Those protesting against the prorogation are the ones really seeking to obstruct democracy

Those protesting against the prorogation are the ones really seeking to obstruct democracy

The orchestrated attack against the Prime Minister’s decision to move on ahead with the Government’s programme and a Queen’s speech after the annual conference recess reveals, once again, the lengths to which those who lost the 2016 referendum will go to stop the democratic decision of voters in 2016 and again in 2017 from being put into effect.

The real outrage is not that Boris Johnson is moving decisively to honour his predecessor’s pledge to voters to leave the EU, deal or no deal, repeated in the Conservative manifesto and endorsed by an Act of Parliament; nor that he intends to tackle the ambitious programme for economic and social regeneration for which the country cries out. Rather, there is cause for genuine outrage that the last government ducked and weaved on its duty to do these things, and that Remain-backing MPs ganged up in a parliamentary dictatorship under the Speaker to defy the electorate and call the shots.

Those now protesting against the limited extension to Parliament’s normal three-week conference recess for the prorogation before the Queen’s Speech have from the outset sought to obstruct or reverse the people’s decision to leave the EU. It need hardly be added that they are mostly Opposition MPs, a handful of Tory rebels, and the usual contingent of fringe opposition parties, with plenty of noise on the streets from the anti-democratic militants on whom such parties can call to threaten the fabric of democracy. Despite the fact that the authority of these MPs comes from the people, they have used their office to frustrate the legitimate workings of democracy, and to violate the very constitution, under which they were elected.

We have to look back more than a century to find a similar parliamentary attempt to prevent the express wish of the people from being executed. In 1909-1910 the House of Lords tried to veto the then Liberal Government’s Budget, the heart of its radical reforms providing for new social security and pension schemes. Herbert Asquith, the Prime Minister of the day, defeated the move by threatening to flood the Lords with his own nominees.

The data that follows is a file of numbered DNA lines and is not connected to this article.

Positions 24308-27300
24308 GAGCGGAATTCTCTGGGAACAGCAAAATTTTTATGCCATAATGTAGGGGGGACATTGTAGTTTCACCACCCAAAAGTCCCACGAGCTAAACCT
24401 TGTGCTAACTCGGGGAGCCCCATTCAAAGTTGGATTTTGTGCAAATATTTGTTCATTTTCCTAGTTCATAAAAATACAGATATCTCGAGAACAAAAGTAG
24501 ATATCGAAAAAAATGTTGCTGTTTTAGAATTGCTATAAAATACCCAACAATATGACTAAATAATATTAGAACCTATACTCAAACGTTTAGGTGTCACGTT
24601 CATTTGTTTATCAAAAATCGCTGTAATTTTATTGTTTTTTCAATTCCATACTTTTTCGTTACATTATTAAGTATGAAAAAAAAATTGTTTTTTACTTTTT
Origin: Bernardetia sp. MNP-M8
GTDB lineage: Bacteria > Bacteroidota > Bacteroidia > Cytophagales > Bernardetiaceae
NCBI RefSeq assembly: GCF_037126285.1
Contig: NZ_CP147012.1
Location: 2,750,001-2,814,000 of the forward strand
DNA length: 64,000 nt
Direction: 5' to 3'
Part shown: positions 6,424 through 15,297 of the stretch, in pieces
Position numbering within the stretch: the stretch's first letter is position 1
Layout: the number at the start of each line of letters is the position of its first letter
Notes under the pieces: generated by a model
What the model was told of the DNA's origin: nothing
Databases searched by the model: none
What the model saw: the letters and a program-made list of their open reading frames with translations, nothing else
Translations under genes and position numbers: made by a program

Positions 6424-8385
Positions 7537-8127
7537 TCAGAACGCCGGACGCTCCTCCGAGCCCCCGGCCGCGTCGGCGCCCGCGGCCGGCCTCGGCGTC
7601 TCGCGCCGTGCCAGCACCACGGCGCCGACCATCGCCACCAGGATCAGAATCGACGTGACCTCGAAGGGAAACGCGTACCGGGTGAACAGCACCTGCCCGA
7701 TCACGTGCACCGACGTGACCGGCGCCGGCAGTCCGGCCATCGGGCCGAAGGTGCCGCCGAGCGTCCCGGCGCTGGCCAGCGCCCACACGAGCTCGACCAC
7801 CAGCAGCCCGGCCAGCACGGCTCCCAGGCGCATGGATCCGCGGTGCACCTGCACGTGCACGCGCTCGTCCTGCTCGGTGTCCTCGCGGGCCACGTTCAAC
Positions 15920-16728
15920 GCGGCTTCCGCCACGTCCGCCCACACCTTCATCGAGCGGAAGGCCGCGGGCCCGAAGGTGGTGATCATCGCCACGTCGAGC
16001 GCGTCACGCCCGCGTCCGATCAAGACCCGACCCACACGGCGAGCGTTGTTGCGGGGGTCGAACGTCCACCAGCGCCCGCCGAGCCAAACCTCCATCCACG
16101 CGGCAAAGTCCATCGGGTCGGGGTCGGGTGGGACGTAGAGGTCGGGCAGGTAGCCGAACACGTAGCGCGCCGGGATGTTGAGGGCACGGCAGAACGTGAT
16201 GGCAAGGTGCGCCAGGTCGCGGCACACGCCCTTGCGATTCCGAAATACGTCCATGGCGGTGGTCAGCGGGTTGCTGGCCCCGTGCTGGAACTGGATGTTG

By contrast today’s anti-democratic MPs have, until now, been been allowed to get away with their unconstitutional obstruction of voters’ authority. Theresa May, many believed, started out with the best of intentions to see Britain’s interests through, deal or no deal. But good intentions were no substitute for ruthless determination to use the toolkit of government to do her duty and take Britain out of the EU, if necessary facing down the enemies of democracy, whether in the EU or in Parliament. Instead, having gone along with EU agenda and approach in negotiations with Brussels, she then tried to appease Brexit’s opponents in the Commons and finally colluded with them against Brexit, in favour of a deal that compromised the UK’s sovereignty, kept the county in an EU customs union, subject to its laws and the jurisdiction of the European Court of Justice.

Boris Johnson, by contrast, has understood the fundamental truth of Britain’s unwritten constitution. The authority to exercise political power comes from the people. So it has been for as long as history records, as long as people recorded the struggles in parish and country, in Parliament and in law; and to maintain that freedom, Parliaments and MPs, monarchs and governments have ultimately had to bow to the people’s will. The most dramatic example of this in recent centuries was the repeal of the Corn Laws – in the early decades of the 19th century, people formed leagues and societies and campaigned for the repeal of the duties, really a tax on imported corn, that kept up the price of bread, then a staple food on which the working men and women of Britain fed their families and themselves. Ultimately, a Tory Prime Minister, Sir Robert Peel, gave way to that demand, and did so against the vested interests of landowners and the protests by MPs in his own party.

Though he heads a Conservative government, Boris Johnson is no more a partisan Prime Minister than Peel, who repealed the Corn Laws to execute the people’s will.

He knows now is no time to appease the treachery of MPs and Brexit’s opponents. Institutional order has always mattered. Even at the height of World War Two, the King’s Speech took place each year, to announce the programme for the current year: not just that armed struggle would continue to preserve freedom at home and restore it abroad, but also other measures that victory would make possible – an education system for all, universal social insurance and land reform. The King’s Speech was a symbol of his people’s determination to see the war through, as the means to a better end.

Johnson must therefore persist. Until he gets Brexit done, the people of this country will remain deprived of their constitutional right to determine how they are governed and by whom. Instead MPs will have usurped that power to undermine people’s right. And the EU’s leaders, rubbing their hands on the sidelines in Brussels, will crack on with their plans to chain the UK economy to its customs union, its laws, and to the European Court of Justice for which politics comes before freedom.